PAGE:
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Over Head Electrical Hazards

Tutorial on electrical systems for telecommunications
by

Morgan Wotherspoon

on 26 February 2015

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Transcript of Over Head Electrical Hazards

Over Head Electrical Hazards
Plan your Work and Plan for the Circle of Safety
Three steps to be more Aware in our daily safety practices
Approach Distances
"Safety on the job is achieved only through vigilance, hard work and the proper training..." IBEW President Edwin D. Hill

"I am increasingly amazed by the seemingly growing number of incidents that involve the circumventing safety and other workplace rules by certain numbers of our members." IBEW Local 47 Pat Lavin
Pre-Job Survey on Joint use poles
Upon your arrival:
Perform and document the Pre-Job Hazard Survey
Perform an inspection of the line and survey surroundings for hazards
Test all potential electrical hazards using your voltage detector
Check your T-Zone
Goals:
Identify potential electrical hazards overhead
Create a working knowledge of electrical equipment in the field
Explain the basic goals of electrical protection
Explain the minimum clearance and approach distances between power and telephone on a building or pole at the first point of contact
Basic Precautions
Verizon Work Practices and Procedures
Avoid creating current paths through the body. Minimize the area of contact.
Keep the area of contact dry. Moisture reduces the resistance and tends to enlarge the area of contact
Avoid bare-hand contact
Overhead Powerline Hazards
Powerlines are usually not insulated
Half of all electrocutions are caused by direct worker contact with energized powerlines
In the past 80% of all lineman deaths were caused by direct contact with the bare hand
Today, most electrocutions involving overhead powerlines are caused by failure to maintain proper approach distances
Recognize
Discuss plan with co-workers
Pre- Job Survey and Hazard Recognition checklist
Evaluate
Identify all possible hazards
Control the Work Site
Create a safe environment
•Electricity especially high voltage can be deadly if not properly controlled
•Working near electric lines & equipment direct and indirect contact must be avoided.
–Direct contact is contact with the electric facility with any part of the body or equipment
–Indirect contact is when any part of the body or equipment is “too close”to electric facilities where arcing or electric flow is permitted
•Utilities have established areas on poles where the various service lines electric, telephone, & cable lines are installed.
•The upper portion of the pole is reserved for electric facilities. Generally, with the highest voltage lines being at the top of the pole.
•A neutral space separates the electric power lines & equipment for communication & other non-electric utilities on utility poles
Electric Power Space
Equipment is installed on poles in the following order from the top down:
•Primary electric wires( top of pole) 2,400 to 69,000 volts
–(wire bare or weather coating only –not insulated)
•Secondary electric wires for local use less than 600 volts (usually 120/240)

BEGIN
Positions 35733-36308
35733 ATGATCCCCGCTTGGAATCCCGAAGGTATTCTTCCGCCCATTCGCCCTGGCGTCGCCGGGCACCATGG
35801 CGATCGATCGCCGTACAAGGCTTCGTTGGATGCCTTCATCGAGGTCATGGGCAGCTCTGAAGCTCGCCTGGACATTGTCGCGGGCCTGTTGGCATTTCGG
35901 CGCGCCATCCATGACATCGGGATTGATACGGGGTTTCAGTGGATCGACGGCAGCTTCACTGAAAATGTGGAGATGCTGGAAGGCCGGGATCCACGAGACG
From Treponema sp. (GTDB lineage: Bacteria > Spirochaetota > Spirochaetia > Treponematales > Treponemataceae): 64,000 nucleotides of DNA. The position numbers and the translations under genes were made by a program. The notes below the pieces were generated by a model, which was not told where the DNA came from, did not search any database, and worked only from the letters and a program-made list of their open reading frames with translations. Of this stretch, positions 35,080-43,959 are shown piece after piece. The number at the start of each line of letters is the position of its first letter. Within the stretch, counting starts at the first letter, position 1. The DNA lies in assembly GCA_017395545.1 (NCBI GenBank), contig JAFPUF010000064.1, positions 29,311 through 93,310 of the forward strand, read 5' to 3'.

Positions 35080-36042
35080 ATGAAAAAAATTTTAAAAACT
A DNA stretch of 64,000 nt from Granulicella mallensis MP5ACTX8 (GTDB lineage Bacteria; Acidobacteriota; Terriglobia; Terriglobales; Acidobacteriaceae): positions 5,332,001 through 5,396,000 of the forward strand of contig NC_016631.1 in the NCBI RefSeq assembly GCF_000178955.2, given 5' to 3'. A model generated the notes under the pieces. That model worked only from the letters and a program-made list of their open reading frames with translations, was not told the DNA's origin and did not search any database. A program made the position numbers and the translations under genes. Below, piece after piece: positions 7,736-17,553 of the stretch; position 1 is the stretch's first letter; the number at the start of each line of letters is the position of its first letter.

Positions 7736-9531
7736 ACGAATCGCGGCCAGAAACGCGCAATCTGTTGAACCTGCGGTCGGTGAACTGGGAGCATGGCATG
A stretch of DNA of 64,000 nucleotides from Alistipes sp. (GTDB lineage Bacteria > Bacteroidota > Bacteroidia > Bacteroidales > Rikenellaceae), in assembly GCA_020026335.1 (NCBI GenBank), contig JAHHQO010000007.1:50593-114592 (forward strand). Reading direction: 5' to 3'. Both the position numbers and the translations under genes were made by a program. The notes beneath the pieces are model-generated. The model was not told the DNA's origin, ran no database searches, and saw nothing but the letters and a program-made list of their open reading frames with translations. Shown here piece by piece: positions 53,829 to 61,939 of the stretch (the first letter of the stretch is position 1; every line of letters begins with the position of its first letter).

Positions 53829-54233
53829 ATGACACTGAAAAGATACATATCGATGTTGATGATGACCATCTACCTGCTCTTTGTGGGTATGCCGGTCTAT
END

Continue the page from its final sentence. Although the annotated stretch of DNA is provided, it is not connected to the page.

–(wire bare or weather coating only –not insulated)
•Fiber Optics (can be installed in the power space or communications space)
•Fire Alarm
•Cable -TV (CATV)
•Telephone Lines
SAFETY -IF YOU CAN’T IDENTIFTY WHERE THE WIRE IS CONNECTED ON THE POLE DO NOT TOUCH!
Supply Voltage
Verizon Practices and Polices
It is imperative that employees be able to identify supply voltages and take additional precautions when exposed to such voltages.
Equipment that you will encounter on our poles
Review of Power Supply Voltages:
Phase to Phase Voltage
Secondary distribution-750 volts or less
Primary distribution-2200 to 34,500 volts
Subtransmission- 26,00 to 69,000 volts
Phase to Ground Voltage
Primary distribution- 1270 to 20,000 volts
Subtransmission- 15,000 to 40,000 volts
Can be assured:
Power conductors immediately above telephone facilities, if attached to spool-type insulators on a metal bracket, in a twisted pair configuration, is usually secondary service, with voltages less than 750 volts.

Crossarms are usually associated with primary voltages. It is quite common to have a primary distribution supply above the secondary distribution with a voltage range of 2200 to 34,500 volts.
Technicians can estimate the voltage of power by observing the size and type of insulator, voltage markings on transformer, position of supply conductors on a pole, etc.
Take the time necessary to evaluate your worksite, wear the proper PPE, and perform your job safely. Your family wants you home and the company wants you on the job in the morning
Single Phase Primary
Power Company
No Verizon employee is ever permitted to raise an aerial lift to a height that

exceeds the level of where the employee’s chest exceeds the height of

where Verizon plant is located when power lines are present without prior,

job specific authorization from supervision. This directive applies to all

aerial work operations including pole and mid-span work locations and

must be documented by management in accordance with this directive.

Verizon Maximum Working Height Policy
Full transcript